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Pet Travel

Animal travel safety

Jul 26, 2009

With the launch this past week of Pet Airways — the airline that only carries pets, no humans — it might be good to see how other airlines rate., which is a Web site for finding pets at shelters around the country, has rated the five most pet-friendly airlines for 2009.

Finding a good and safe airline for your pet is vital for pet owners who must travel. Small pets can be taken in the cabin if the carrier fits under a seat. But if your dog is larger, you are at the mercy of whoever handles your dog in the cargo area.

Here is’s list:

5. United Airlines: 

United Airlines accepts small cats, dogs and birds in the cabin; rabbits, hamsters and guinea pigs as checked baggage and other animals including parrots, cockatiels and ferrets, in United Cargo.

4. American Airlines: Zoo trusted

American Airlines has an animal-trained staff known for transporting animals from popular zoos in cargo.

3. Airtran: Budget friendly

Airtran is currently the least expensive airline to fly with your small pet; just $69 each way.

2. JetBlue Airways: Full-service pet love

JetBlue launched its JetPaws program last summer and provides a pet carrier bag tag, two TrueBlue points each way, a welcome e-mail and a free pet travel guide.

1. Continental: Safety first

Continental’s PetSafe program, as a 24-hour Live Animal Desk, (800) 575-3335, tracking the pets from origin to destination. It is pricier than other programs, but it’s climate-controlled, allows roomy carriers and has designated cargo staff.

For more information on what makes each airline pet friendly, visit

For more information on Pet Airways, visit

Car travel

If you are planning to save money by traveling by car this summer, you join the more than 29 million people the Travel Industry Association says traveled with their pet over the last few years.

The Travel Industry Association suggests:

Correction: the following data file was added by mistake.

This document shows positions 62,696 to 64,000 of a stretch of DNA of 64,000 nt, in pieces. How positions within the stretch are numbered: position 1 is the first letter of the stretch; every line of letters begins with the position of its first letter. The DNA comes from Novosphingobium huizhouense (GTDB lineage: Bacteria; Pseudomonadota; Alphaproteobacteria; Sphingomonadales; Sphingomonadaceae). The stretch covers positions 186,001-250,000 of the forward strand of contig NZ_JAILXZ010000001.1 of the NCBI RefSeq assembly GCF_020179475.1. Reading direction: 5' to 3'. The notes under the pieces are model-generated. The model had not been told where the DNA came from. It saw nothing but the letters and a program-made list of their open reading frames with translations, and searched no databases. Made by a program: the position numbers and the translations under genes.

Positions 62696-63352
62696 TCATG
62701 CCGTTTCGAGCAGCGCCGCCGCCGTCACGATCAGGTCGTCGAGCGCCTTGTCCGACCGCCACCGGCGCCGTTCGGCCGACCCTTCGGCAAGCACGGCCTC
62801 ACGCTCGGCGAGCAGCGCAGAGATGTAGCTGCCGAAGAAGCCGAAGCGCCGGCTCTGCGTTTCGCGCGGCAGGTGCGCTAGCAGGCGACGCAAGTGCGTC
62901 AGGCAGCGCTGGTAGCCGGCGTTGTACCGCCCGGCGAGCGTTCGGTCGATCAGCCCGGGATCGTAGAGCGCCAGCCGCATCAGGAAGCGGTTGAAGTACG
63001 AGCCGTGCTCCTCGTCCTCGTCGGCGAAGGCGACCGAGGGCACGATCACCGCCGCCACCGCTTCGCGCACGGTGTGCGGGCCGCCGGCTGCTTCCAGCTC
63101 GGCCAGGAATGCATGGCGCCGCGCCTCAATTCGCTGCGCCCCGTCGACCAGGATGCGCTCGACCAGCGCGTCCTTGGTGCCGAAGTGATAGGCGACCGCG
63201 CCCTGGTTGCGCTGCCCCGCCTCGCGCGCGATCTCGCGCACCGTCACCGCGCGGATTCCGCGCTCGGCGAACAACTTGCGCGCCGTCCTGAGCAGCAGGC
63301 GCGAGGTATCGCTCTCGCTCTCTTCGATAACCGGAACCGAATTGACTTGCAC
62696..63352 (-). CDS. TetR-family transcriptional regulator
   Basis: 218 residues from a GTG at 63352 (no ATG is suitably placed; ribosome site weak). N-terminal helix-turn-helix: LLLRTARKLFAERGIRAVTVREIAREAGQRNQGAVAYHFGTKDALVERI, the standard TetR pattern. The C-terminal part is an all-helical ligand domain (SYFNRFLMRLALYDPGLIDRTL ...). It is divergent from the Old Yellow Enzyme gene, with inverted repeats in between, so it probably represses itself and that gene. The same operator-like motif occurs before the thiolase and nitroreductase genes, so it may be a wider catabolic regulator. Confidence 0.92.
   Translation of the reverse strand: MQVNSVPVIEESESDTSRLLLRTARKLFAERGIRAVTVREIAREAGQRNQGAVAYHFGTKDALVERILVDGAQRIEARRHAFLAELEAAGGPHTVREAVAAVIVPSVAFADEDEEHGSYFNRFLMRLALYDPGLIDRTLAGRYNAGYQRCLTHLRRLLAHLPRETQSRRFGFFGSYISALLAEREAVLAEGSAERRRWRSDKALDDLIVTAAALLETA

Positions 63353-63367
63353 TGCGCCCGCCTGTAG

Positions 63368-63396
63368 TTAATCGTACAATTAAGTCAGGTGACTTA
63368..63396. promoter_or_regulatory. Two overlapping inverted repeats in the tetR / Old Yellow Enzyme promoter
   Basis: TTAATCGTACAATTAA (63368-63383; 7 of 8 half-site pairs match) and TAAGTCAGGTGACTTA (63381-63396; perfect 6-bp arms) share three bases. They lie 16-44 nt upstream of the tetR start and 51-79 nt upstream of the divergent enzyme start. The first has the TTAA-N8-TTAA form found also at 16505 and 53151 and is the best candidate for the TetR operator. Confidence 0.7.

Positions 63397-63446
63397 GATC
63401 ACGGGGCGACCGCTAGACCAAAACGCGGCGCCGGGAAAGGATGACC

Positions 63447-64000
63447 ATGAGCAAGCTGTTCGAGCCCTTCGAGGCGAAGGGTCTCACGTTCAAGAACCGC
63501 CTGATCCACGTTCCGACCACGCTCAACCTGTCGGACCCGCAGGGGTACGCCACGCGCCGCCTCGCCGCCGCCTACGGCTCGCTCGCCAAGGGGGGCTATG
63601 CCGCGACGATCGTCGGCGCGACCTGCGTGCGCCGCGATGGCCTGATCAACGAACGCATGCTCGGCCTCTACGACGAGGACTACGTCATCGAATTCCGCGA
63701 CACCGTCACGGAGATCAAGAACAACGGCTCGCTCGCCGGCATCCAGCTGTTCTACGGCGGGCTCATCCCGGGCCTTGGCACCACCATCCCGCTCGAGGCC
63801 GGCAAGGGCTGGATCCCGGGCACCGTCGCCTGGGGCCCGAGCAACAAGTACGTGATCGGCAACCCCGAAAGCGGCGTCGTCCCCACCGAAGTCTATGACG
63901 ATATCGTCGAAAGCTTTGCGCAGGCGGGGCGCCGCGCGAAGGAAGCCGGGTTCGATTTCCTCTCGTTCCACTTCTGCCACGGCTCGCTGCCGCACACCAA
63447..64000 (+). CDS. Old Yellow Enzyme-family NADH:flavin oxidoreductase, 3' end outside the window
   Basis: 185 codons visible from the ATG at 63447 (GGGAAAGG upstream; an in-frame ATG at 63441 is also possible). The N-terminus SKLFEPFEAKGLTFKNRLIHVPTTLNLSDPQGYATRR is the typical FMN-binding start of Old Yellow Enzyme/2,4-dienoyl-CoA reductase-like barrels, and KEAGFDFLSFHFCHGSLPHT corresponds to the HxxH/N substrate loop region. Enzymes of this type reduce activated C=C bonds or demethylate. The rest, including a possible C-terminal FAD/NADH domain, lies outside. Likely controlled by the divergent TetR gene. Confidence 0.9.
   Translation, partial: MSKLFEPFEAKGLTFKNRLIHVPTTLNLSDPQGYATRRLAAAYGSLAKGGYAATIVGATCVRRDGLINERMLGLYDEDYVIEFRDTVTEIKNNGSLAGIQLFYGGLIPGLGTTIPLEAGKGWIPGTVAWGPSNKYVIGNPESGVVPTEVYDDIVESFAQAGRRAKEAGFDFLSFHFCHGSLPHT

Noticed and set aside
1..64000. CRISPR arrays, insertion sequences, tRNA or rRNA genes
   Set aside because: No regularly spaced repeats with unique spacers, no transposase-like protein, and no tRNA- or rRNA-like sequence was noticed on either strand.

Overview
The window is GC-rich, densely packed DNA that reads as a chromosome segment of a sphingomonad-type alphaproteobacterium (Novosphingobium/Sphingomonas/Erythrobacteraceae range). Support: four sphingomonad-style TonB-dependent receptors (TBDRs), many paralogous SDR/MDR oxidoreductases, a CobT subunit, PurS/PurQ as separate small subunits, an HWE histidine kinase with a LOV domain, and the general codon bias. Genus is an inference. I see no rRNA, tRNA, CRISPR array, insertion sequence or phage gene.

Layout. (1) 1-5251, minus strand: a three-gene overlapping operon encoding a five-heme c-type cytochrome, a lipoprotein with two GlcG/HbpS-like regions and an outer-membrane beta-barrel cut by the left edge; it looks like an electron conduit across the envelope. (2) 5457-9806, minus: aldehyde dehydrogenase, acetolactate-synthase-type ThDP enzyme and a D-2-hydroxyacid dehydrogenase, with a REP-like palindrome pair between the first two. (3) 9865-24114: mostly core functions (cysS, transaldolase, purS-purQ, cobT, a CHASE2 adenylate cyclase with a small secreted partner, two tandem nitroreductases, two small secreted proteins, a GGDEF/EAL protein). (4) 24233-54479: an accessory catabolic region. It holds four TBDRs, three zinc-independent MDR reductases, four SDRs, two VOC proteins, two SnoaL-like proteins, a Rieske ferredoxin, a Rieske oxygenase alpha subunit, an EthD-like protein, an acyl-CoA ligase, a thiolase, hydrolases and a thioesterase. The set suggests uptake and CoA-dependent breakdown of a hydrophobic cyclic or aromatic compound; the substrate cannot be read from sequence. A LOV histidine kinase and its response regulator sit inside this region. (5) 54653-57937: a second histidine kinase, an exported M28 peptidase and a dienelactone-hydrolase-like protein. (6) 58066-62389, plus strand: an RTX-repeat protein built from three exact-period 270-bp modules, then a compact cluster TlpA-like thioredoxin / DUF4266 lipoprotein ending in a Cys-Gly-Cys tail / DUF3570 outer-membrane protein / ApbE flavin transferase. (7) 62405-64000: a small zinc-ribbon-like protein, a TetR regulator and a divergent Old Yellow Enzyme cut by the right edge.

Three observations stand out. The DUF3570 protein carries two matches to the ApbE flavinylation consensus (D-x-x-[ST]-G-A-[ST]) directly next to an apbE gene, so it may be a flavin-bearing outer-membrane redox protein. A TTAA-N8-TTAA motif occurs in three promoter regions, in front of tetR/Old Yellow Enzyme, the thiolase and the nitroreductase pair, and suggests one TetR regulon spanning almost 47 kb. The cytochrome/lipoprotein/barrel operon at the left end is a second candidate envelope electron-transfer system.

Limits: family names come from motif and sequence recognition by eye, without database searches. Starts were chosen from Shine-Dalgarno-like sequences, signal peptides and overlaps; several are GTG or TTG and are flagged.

• Prepare a doggie bag of cleanup supplies, a travel bed, portable feeding/watering bowls, food and water, a pet first-aid kit, and lots of toys. You also should have copies of your pet’s medical records (shots, etc.) in case you have to seek medical aid on the road.

• Restrain your pets in a crate or with a harness to keep it safe.

• Check with your insurance company to see if your pets are covered in case of an accident.

• Make sure your pet has proper identification and license. An ID tag should have your cell phone number or the number of a friend or family member who knows how to reach you. You also may want to have a photo in case the worst happens and you have to search for a loose pet.

• Give your pet water and take breaks while driving to let your pet exercise, relieve itself and move around. Never leave your pet alone in a car.

• Stick to routine. Don’t change foods and bring familiar toys, bedding etc.

Pet safety kit

Bark Buckle UP, a nonprofit organization educating pet owners on pet travel safety, is offering a free Bark Buckle UP First Responder Approved Pet Safety Kit — to tell first responders how to deal with your buddy — especially if you are seriously injured.

The kit includes a first responder vehicle decal you can place on your window that says there may be an injured or scared family pet inside. Then, first responders can look for the pet identification card in the glove box, which gives your emergency contacts to come get your pet.

To get the kit:

1. Visit www.BarkBuckle to register your pet’s information including owner, veterinarian, emergency contacts and notes.

2. Upload your pet’s 

3. Bark Buckle UP will then print and ship your custom pet safety card and first responder decal (additional first responder decals are available upon request).

4. Pet owners should affix the decal on window and place the pet information card in the vehicle’s glove box.

Animal travel safety
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